Mirth and Woe: Conk
I have scars all over the upper part of my body thanks to my kind, loving sister's attempts to kill me to death or maim me horribly throughout my childhood. And then there are the scars that leave no physical mark on my body, such as the time she tried to drown me, and her plot to convince the dog that I was some sort of vicious intruder, fit only to be ripped limb from limb. And what, I ask, did I ever do to her?
Oh yes, I remember now.
I'm from That There London, and spent my early years in a terraced house in Hammersmith. It had a long, narrow garden with an alley running along the back, where I was forever picking up hideous injuries, and staggering back to the house, covered in blood with bits of bottles and carnivorous plant sticking out of me. The tree at number twenty - where Janine Bailey, the girl of my dreams lived - also had it in for me, and I would fall from its branches on a semi-regular basis.
What, though, would you expect from a small boy at the age of five-going-on-six?
These days parents rarely let their children out of their sight for fear that they might pick up a scratch, or possibly even enjoy themselves. In 1971, we were given the run of a kingdom that spread across one, possibly two blocks of houses in South West London.
Our garden was dominated by a large, galvanised metal swing with a huge wooden seat. The kind they used to use in safety films about the dangers of playgrounds which would then be shown around schools during morning assembly, to increasingly green-looking children. A girl called Sylvia might faint, whilst a particularly sensitive lad would vomit copiously down a teacher and several of his classmates.
The whole area, then, was a large playground full of dangerous things. Apart from the swing-o-doom, we also had an outhouse that was full to overflowing with dangerous-looking garden tools, and a genuine honest-to-goodness coal bunker, filled with genuine honest-to-goodness coal. We used it as a Wendy House. Wendy, in our household, being as black as the ace of spades, where we stripped all the rose bushes of petals to make soup for teddy-bears' picnics. Bless.
So. London. Garden. All kinds of dangerous stuff. Scene set.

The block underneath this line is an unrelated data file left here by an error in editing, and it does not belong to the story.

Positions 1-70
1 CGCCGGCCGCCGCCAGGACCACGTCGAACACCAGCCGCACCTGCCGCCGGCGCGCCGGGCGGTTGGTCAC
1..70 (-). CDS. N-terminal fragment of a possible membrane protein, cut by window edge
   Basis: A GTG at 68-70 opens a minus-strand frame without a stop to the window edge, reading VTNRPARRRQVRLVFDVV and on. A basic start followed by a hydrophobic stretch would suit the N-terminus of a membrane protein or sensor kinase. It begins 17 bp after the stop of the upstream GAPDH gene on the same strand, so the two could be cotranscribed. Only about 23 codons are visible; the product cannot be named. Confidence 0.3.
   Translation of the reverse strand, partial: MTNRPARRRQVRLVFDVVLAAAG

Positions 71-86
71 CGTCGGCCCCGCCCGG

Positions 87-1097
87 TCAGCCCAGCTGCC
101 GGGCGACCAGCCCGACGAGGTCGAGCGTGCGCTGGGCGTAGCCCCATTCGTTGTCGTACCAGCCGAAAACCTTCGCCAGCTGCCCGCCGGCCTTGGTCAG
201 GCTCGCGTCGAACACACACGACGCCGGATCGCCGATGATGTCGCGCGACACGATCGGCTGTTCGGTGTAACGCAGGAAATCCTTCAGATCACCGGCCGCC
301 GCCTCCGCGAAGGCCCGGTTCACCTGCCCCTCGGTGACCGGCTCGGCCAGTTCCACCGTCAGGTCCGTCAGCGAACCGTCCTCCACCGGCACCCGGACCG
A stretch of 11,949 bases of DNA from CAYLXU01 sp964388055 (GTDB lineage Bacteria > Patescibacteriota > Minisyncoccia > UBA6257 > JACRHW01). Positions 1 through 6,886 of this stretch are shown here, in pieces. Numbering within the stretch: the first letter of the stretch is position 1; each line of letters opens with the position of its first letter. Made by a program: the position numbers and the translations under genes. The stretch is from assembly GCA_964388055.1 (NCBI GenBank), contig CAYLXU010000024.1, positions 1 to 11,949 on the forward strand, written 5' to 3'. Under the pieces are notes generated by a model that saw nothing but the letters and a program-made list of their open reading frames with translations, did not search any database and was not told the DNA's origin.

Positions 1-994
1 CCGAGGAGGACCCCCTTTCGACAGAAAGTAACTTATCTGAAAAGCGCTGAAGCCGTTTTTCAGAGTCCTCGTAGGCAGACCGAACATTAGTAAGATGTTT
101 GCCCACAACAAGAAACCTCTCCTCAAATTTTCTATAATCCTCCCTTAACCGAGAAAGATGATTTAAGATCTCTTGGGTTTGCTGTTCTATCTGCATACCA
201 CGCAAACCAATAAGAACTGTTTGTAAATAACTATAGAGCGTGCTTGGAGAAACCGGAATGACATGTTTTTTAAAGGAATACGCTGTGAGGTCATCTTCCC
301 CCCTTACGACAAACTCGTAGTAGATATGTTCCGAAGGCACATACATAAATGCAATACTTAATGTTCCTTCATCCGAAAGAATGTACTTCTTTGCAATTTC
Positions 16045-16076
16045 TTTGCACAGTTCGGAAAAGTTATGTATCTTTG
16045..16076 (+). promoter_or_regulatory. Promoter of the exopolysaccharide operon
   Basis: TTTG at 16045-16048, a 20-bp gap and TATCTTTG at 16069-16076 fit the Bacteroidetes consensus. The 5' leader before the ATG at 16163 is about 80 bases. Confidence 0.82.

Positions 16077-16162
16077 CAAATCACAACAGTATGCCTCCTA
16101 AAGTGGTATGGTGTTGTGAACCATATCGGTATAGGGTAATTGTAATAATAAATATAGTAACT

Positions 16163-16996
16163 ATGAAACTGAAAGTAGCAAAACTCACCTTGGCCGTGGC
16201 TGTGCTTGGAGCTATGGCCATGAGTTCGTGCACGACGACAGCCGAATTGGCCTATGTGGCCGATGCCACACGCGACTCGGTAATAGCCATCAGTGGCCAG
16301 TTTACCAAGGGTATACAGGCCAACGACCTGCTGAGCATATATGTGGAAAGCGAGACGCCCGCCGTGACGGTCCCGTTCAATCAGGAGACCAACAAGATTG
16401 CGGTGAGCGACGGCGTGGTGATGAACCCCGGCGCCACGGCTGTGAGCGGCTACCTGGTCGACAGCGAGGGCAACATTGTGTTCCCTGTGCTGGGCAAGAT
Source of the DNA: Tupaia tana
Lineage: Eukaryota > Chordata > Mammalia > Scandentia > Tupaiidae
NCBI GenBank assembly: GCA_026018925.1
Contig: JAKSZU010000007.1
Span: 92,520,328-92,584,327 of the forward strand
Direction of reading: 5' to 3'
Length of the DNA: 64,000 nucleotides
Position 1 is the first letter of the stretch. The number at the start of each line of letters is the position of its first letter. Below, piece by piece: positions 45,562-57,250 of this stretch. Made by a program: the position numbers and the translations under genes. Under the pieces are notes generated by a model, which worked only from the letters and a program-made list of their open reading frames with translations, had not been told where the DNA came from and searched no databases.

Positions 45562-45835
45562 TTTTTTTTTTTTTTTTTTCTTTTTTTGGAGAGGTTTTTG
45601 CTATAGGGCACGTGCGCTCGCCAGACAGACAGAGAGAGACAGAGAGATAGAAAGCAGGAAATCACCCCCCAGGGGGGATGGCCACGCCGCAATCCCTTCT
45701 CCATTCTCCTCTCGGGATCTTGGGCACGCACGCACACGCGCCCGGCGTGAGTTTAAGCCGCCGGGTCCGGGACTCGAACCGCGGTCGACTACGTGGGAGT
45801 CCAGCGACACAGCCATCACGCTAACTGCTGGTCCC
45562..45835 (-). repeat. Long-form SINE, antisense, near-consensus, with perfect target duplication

"Hey look!" said I, emerging from the outside lav, clutching a garden spade. "It's a garden spade!"
"We can turn that into a see-saw!" ventured Jill, "A see-saw for dollies."
"Yeah. If you want."
A see-saw. For dollies. What kind of girlie thinking was that?
So, we laid the shovel across a handy concrete block, and I watched, helplessly as cuddly toys rocked backward and forward.
I munched on a handful of rose petals and considered the possibilities.
My foot came down on the handle, and poor little dolly shot into the air, coming to a rest in the depths of our parents' best, spikiest rose bush. I had, at the age of five, invented a rudimentary siege weapon.
Now, if only I had something to use on it that wasn't one of my older sister's favourite cuddly friends.
After scouting about a bit, I found the very thing in the alley at the end of our garden. A mess of broken roof tiles, scattered all around the place. It wasn't as if anybody was using it, so I scooped up a big handful, and placed them on the business end of the shovel.
Seeing as I was going to do this right, and go for maximum damage, I would, I decided, need a run up starting fifty yards away up the back alley, up the garden, round the swing a couple of times, launch myself over the sand-pit and straight onto the handle of the shovel-cum-siege-weapon with my number one war cry:
"Spang!" when the shovel.
"Thwoosh!" went the half-dozen pieces of red, red roof tile as the whistled past my ear.
"Spackaspackaspackaspacka!" they went as they thundered into my sister's nose.
"Mwaaaaaaaaaargh! Muuuuuuuuummmmmm!" she screamed through streams of blood.
They carted her off to Charing Cross Hospital, just down the road, where they put her nose together, and topped it off with a huge plaster. And yes, scarred for life.
Now I remember why she's still trying to kill me.